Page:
Al Qaeda, the Taliban, and other extremists have used safe havens along Pakistan's Western Frontier (border) region to attack Pakistani, Afghan, U.S., and coalition troops; plan and train for attacks against U.S. interests and the U.S. homeland; destabilize Pakistan, a nuclear-armed U.S. ally; and spread radical Islamic ideologies that threaten U.S. interests. A key U.S. national security objective is to disrupt, dismantle, and defeat al Qaeda and its violent extremist affiliates in Pakistan and to deny them a safe haven. Since 2002, the United States has provided over $18 billion in assistance and reimbursement to Pakistan including (1) reimbursements to the Pakistani government for costs incurred in direct support of U.S. counterterrorism operations; (2) security assistance such as grants to Pakistan for the acquisition of military equipment; and (3) development, economic, and humanitarian assistance.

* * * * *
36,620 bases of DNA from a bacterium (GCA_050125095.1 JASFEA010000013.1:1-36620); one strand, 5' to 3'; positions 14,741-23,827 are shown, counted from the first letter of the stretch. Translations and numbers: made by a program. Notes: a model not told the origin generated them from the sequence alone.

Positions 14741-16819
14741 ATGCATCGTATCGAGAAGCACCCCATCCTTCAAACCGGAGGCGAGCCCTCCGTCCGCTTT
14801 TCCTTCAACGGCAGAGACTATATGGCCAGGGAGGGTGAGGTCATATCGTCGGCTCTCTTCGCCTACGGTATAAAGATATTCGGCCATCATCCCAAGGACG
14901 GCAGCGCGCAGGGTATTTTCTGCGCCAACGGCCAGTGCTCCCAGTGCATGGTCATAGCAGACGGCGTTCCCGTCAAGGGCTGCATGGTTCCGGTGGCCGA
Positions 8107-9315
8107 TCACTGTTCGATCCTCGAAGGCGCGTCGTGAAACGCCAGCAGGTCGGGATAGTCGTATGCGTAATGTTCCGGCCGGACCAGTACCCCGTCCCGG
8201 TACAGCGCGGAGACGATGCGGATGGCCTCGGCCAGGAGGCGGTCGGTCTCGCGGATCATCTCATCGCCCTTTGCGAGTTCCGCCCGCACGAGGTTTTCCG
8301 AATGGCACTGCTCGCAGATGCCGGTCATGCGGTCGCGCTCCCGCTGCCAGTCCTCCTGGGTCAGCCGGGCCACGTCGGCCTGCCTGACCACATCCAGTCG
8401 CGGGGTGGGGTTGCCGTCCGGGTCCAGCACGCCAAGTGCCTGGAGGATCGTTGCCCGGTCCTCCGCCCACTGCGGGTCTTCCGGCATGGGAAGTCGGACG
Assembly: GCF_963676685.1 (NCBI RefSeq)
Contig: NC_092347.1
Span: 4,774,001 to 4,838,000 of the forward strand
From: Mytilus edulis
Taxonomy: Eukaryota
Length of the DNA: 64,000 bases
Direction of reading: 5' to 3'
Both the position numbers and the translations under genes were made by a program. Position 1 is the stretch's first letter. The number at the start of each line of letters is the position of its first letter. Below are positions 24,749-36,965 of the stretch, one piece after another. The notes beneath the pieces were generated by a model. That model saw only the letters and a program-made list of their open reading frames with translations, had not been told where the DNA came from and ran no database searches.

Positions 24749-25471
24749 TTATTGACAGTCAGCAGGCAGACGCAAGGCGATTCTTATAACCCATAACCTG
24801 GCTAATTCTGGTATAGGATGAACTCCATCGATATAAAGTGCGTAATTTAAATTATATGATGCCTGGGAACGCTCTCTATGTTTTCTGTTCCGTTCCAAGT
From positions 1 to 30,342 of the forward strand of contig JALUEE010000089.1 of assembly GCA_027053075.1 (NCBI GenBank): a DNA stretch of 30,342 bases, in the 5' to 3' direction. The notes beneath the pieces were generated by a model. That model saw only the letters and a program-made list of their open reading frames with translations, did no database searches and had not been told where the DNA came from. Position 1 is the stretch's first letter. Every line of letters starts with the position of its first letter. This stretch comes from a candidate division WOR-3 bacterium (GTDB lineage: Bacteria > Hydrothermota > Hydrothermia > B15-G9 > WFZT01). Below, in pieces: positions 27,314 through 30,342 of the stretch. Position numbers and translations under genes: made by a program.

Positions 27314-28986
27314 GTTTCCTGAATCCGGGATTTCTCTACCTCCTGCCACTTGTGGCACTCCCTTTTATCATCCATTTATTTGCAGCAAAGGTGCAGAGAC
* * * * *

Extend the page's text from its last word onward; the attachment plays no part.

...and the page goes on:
Since 2006, this assistance has included $1.5 billion to improve the counterterrorism and counterinsurgency capabilities of Pakistani security forces operating along the country's border with Afghanistan, including $400 million for the Pakistan Counterinsurgency Fund (PCF) and $700 million for the Pakistan Counterinsurgency Capabilities Fund (PCCF).1 The President has requested an additional $1.2 billion for fiscal year (FY) 2011 and $1.1 billion for fiscal year 2012 to train and equip these forces. U.S. assistance under this initiative has provided military equipment, such as helicopters and night-vision devices; infrastructure, such as border coordination and training centers; and training.2 The Office of Defense Representative Pakistan (ODRP), under the U.S. Central Command (CENTCOM), manages this assistance. ODRP is responsible for the receipt and storage of U.S.-provided military equipment at a leased warehouse in Islamabad prior to the equipment's transfer to Pakistan. ODRP is also responsible for, among other things, developing and implementing policies and procedures to document the transfer of the equipment to Pakistan and to ensure that once in Pakistan's custody, items requiring enhanced monitoring3 are subject to periodic inventories. The Defense Security Cooperation Agency (DSCA) is responsible for ensuring that U.S. and Pakistani officials implement appropriate internal control procedures to account for sensitive defense equipment, including conducting compliance assessments.